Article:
January 12, 2007
Half of child seats used incorrectly – BCAA
Burnaby, British Columbia – The BCAA’s Traffic Safety Foundation is reminding parents that, with proper installation and use, infant, child and booster seats do protect children’s lives when in a vehicle.
“The most serious injuries and deaths surrounding safety seats occur due to human error when a seat has not been installed correctly or is not vehicle compatible, is not used properly, or is not appropriate for the age, weight and height of the child,” said BCAA Traffic Safety Foundation Director for Provincial Programs, David Dunne.
Over 50% of the child seats that are seen by the BCAA Traffic Safety Foundation child passenger safety technicians are used incorrectly.
The BCAA Traffic Safety Foundations strongly recommends that parent to review the following points when purchasing and installing an infant seat.
- Follow manufacturer’s instructions to give your baby the safest ride possible with current technology. Read the instructions and follow them carefully. Even if you don’t usually read the instructions for other products, read your safety seat owner’s manual cover to cover. Also read the section of your vehicle owner’s manual that deals with occupant protection.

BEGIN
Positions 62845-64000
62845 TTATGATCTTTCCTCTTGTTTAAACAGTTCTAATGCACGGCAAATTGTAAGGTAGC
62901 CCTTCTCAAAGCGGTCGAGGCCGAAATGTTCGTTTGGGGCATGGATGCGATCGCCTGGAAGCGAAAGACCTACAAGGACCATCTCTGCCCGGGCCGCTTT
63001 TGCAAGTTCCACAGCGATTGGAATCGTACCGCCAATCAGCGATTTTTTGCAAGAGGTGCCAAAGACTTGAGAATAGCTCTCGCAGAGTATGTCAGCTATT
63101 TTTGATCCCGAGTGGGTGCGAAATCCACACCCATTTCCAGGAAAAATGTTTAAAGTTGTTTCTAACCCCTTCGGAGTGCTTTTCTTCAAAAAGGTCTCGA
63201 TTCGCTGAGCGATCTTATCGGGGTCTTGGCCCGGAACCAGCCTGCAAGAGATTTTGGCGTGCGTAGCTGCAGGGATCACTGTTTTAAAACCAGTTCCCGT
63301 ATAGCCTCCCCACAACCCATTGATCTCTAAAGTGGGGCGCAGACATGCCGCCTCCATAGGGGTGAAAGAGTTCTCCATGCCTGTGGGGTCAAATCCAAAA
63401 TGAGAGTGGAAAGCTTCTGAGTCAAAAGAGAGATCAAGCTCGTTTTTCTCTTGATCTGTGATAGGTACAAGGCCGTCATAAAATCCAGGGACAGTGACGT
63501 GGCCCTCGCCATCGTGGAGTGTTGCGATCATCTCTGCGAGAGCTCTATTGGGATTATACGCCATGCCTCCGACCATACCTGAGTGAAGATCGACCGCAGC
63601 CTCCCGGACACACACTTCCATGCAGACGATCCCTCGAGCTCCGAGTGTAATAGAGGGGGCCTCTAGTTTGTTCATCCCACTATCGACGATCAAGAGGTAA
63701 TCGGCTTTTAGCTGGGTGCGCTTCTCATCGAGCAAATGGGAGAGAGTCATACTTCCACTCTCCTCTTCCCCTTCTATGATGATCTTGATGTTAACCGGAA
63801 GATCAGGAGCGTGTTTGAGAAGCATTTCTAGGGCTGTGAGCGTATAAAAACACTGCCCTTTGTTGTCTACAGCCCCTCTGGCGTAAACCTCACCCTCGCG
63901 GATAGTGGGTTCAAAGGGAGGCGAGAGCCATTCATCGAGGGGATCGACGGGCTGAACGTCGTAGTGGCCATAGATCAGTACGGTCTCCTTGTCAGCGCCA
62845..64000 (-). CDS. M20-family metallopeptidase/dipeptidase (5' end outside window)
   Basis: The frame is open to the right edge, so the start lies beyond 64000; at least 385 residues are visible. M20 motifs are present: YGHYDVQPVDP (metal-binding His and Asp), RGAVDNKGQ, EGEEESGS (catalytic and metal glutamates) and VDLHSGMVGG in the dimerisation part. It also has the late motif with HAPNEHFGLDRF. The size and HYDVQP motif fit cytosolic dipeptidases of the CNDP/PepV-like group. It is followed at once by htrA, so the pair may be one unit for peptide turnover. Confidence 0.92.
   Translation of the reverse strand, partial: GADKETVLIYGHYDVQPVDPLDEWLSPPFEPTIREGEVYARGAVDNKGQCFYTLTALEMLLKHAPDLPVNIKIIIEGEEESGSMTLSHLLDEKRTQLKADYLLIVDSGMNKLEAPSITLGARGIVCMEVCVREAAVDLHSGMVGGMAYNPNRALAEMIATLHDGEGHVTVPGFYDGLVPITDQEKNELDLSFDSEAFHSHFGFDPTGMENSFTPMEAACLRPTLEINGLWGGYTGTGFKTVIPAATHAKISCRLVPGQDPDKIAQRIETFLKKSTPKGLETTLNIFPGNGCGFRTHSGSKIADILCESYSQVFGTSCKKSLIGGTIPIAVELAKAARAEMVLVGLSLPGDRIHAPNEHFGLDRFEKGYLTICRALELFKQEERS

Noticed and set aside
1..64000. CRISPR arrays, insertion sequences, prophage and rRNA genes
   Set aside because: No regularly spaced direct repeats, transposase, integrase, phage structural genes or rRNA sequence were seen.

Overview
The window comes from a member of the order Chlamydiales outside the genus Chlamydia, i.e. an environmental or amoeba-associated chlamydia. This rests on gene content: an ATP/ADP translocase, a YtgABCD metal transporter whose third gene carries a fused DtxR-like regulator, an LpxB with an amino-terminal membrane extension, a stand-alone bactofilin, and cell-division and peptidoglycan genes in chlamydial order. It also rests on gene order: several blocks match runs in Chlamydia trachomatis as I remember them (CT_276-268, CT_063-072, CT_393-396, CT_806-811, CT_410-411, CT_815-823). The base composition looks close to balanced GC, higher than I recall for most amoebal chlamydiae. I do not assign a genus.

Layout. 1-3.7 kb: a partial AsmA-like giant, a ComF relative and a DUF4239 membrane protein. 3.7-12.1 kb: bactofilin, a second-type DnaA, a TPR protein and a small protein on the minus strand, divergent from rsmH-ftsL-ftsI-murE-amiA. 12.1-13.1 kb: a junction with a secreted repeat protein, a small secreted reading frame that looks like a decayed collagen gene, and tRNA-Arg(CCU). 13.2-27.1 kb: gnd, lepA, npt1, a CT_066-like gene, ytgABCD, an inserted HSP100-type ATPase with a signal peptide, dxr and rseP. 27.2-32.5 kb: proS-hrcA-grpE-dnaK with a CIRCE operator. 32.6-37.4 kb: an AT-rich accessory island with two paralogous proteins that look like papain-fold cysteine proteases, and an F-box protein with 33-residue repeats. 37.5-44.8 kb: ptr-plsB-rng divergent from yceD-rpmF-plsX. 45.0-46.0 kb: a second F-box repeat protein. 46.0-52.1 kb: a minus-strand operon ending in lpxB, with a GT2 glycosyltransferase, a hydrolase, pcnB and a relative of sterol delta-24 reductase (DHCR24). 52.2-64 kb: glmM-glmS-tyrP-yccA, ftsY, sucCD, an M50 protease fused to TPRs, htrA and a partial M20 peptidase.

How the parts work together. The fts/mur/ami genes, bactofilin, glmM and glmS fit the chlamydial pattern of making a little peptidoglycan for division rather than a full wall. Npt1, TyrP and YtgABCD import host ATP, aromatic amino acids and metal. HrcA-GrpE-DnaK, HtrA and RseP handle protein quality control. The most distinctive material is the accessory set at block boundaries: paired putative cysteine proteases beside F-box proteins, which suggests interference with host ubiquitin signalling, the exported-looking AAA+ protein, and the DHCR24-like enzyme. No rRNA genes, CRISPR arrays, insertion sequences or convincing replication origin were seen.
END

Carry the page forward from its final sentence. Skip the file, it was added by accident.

- Purchase the right safety seat / booster seat for your vehicle. Although any safety seat made after 2002 can be installed either with safety belts or the UAS (LATCH) system in a vehicle made in 2002 or later, your child is safest in a seat that is compatible with your vehicle.
- Make sure your infant safety seat is less than six years old, has never been in a crash, is reclining at about a 45-degree angle in the car, is secured tightly in the back seat and the harness straps are adjusted correctly for your baby.
- It is recommend that all children remain rear facing until at least one year of age and until they reach the infant/child safety seat’s weight limit for the rear-facing position. Rear-facing safety seats support and protect the head and spine in the event of a crash. – always check manufacture’s instructions.
- Use safety belts or UAS (LATCH) for an infant seat, whichever you prefer, but not both. If you’re worried about the performance of UAS (LATCH), use the safety belt.